In an important win for the prosecution, a judge in Minneapolis on Thursday ruled that the four officers charged in the killing of George Floyd, a Black man who took some of his last breaths under the knee of a white officer on a Minneapolis street corner in May, will stand trial together.
The judge also ruled that the news media can broadcast the trial, scheduled for next spring, an unusual move in Minneapolis, where courts are generally closed to cameras. The judge cited the coronavirus pandemic, which limits the number of people who can be in the courtroom at any time, and the immense national and international interest in the case.
“Protests demanding justice for George Floyd continue,” the judge, Peter A. Cahill of Hennepin County, wrote in his ruling. “It is expected that, even with some overflow courtrooms, the demand by family members, the public, and the press to attend the joint trial will outstrip the court’s ability to provide meaningful access.”
Judge Cahill also said the trial will remain — for now — in the Twin Cities, although he left open the possibility of moving it later if the court is unable to seat a jury untainted by the vast publicity the case has already generated.
The defendants, including Derek Chauvin, the white officer who pinned Mr. Floyd to the ground for more than nine minutes, had asked the court for a change of venue, arguing that they would not be able to receive a fair trial in Minneapolis because of pretrial publicity and the wide-scale protests against racial injustice Mr. Floyd’s death sparked in Minneapolis and around the country, as well the world.
Experts following the case in Minneapolis have said they believe Judge Cahill is determined to keep the case in the Twin Cities, understanding that moving the trial would likely provoke new protests, and fears of a less diverse jury. Such a move would have evoked the history of the Rodney King case in Los Angeles in 1992. The trial against the police officers who beat Mr. King was moved to a largely white suburb, resulting in acquittals on assault charges that led to riots.
Judge Cahill also ordered that the jurors would remain anonymous, and said they would be partially sequestered during the trial and ordered to drive each morning to a secure location, from where they would be escorted to the courtroom.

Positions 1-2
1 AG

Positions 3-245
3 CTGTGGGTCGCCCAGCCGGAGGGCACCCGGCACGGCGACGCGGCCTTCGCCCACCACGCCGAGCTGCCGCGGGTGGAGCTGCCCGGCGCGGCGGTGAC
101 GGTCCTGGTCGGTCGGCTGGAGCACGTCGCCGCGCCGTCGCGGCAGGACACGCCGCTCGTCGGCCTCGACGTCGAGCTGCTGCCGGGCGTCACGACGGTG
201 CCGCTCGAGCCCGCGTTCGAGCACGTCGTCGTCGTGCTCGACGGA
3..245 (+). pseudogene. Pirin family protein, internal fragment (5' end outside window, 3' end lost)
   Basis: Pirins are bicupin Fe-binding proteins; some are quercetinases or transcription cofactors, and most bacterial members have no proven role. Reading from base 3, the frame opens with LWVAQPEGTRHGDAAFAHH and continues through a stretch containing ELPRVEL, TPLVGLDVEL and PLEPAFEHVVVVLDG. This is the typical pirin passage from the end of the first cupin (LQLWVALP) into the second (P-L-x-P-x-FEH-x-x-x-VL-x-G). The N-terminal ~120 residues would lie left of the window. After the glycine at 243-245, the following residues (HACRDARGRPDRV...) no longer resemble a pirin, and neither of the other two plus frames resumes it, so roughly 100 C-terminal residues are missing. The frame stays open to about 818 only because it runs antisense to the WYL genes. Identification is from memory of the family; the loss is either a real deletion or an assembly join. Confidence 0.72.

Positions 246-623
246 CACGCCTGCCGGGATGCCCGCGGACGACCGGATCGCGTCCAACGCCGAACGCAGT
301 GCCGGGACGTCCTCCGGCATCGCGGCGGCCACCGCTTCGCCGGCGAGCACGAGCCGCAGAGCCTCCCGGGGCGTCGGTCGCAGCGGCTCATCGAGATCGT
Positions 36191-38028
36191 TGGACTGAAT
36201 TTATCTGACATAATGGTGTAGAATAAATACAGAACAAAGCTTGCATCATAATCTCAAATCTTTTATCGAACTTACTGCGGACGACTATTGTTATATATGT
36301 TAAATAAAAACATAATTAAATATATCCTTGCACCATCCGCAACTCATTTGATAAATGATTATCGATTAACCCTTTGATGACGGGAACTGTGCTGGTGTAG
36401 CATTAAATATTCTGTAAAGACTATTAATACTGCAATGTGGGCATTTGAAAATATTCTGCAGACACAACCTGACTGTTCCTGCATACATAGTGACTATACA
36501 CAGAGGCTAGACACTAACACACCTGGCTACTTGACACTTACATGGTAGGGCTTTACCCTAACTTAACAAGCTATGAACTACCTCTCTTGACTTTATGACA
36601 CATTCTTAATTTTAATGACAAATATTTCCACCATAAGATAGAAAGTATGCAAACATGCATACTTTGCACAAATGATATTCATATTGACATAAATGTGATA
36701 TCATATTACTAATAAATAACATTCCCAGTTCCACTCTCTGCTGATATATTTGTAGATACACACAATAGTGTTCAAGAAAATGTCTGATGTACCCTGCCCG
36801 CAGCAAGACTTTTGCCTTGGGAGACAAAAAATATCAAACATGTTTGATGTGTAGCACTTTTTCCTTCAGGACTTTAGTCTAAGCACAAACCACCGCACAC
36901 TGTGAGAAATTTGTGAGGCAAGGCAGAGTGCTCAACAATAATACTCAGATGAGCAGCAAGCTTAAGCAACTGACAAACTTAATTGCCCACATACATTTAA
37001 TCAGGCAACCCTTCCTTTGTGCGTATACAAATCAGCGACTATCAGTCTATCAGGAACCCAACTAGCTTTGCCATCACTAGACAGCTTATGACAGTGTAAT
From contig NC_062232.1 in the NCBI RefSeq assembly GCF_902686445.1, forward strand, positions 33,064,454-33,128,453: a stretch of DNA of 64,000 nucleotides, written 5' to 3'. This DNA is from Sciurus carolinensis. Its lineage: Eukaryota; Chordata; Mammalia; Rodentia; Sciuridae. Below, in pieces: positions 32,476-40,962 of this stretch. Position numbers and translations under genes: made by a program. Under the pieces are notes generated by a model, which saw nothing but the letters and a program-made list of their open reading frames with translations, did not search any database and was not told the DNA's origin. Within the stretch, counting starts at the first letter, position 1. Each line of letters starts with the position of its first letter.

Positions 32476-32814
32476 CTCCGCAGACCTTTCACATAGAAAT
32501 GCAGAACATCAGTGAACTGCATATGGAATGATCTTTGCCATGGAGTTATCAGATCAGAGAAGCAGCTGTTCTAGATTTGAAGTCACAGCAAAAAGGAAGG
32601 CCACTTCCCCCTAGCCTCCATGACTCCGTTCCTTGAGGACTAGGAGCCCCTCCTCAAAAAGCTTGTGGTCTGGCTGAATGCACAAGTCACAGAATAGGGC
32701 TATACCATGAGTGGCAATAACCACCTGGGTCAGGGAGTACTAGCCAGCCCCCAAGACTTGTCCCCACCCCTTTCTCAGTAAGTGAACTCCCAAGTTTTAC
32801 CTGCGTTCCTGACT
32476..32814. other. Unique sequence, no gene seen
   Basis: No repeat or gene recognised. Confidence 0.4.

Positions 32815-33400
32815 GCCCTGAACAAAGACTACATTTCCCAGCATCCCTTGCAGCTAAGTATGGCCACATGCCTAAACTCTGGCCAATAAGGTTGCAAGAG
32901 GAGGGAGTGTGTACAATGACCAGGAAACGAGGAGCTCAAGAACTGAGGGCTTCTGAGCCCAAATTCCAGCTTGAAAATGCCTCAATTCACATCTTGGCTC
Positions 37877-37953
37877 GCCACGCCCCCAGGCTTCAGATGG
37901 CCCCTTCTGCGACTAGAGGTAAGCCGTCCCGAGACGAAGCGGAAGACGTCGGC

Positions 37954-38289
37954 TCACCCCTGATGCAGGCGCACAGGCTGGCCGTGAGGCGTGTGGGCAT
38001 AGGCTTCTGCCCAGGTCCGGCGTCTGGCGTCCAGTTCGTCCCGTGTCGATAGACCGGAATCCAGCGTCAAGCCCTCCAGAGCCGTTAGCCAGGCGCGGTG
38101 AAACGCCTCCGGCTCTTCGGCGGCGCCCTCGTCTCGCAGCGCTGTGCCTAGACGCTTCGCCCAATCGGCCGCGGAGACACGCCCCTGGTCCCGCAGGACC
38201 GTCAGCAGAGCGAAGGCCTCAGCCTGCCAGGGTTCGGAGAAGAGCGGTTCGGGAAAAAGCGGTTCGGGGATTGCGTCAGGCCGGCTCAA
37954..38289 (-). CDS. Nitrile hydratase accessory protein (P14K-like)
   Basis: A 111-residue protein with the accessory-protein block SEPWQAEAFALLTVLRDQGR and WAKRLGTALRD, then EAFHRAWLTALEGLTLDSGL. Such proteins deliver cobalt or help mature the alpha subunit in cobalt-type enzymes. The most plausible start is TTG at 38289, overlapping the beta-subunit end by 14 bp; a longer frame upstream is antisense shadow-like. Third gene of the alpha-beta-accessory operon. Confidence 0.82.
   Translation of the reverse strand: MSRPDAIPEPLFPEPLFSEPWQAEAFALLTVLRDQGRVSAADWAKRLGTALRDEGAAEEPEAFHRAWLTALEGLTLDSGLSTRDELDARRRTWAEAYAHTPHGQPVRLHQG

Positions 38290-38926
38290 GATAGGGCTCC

Attorney General Keith Ellison of Minnesota, whose office is overseeing the prosecution, said in a statement that he was satisfied with the court’s decision.
“The murder of George Floyd occurred in Minneapolis, and it is right that the defendants should be tried in Minneapolis,” he said. “It is also true that they acted in concert with each other, and the evidence against them is similar, so it is right to try them in one trial.”
Mr. Chauvin, who had been a 19-year-veteran on the police force, is charged with second-degree murder and second-degree manslaughter, and faces 40 years in prison if convicted.
The other officers, including two rookies who had aided Mr. Chauvin in pinning Mr. Floyd to the pavement in front of a convenience store, are charged with aiding and abetting second-degree murder. The former officer Tou Thao, who knelt to the side and kept at bay bystanders who were yelling that Mr. Floyd was having difficulty breathing, is also charged with aiding and abetting second-degree murder. All four former officers, who were fired after the incident, have been released on bail.
The two rookie officers, Thomas Lane and J. Alexander Keung, were the first on the scene the evening of May 25, after a convenience store clerk called the police saying that Mr. Floyd had tried to pass off a counterfeit $20 bill to pay for cigarettes.
From the start, Mr. Floyd, 46, was agitated, and resisted being put in the back of a squad car, saying he was claustrophobic. After Mr. Chauvin arrived, Mr. Floyd was placed face down on the street, where he repeatedly said he couldn’t breathe.
As bystanders gathered, one of them captured the scene on a cellphone camera; in video that was viewed around the world and provoked weeks of unrest in American cities, Mr. Floyd continued to say he couldn’t breathe and called out for his mother. By the time paramedics arrived, Mr. Floyd went limp, and seemed to stop breathing. He was later declared dead at a hospital.
Earl C. Gray, the lawyer for Mr. Lane, and Eric Nelson, the lawyer for Mr. Chauvin, declined to comment on the judge’s rulings. Lawyers for the other two former officers did not immediately respond to requests for comment.
All four of the former officers had asked for separate trials, and suggested in court filings that they each place blame for Mr. Floyd’s death onto one another. The prosecution, all along, has asked for one trial, arguing that multiple trials would traumatize Mr. Floyd’s family, eyewitnesses and the larger community, which faced weeks of unrest in the streets after Mr. Floyd’s death.
In his ruling ordering one trial, Judge Cahill noted that the defense for all four defendants centers on similar arguments: that the use of force to subdue Mr. Floyd was justified; and that Mr. Floyd’s death was caused by drugs that were found in his system and underlying health conditions.
The medical examiner has ruled Mr. Floyd’s death a homicide because of “cardiopulmonary arrest” from Mr. Chauvin’s knee, with other causes considered contributing factors.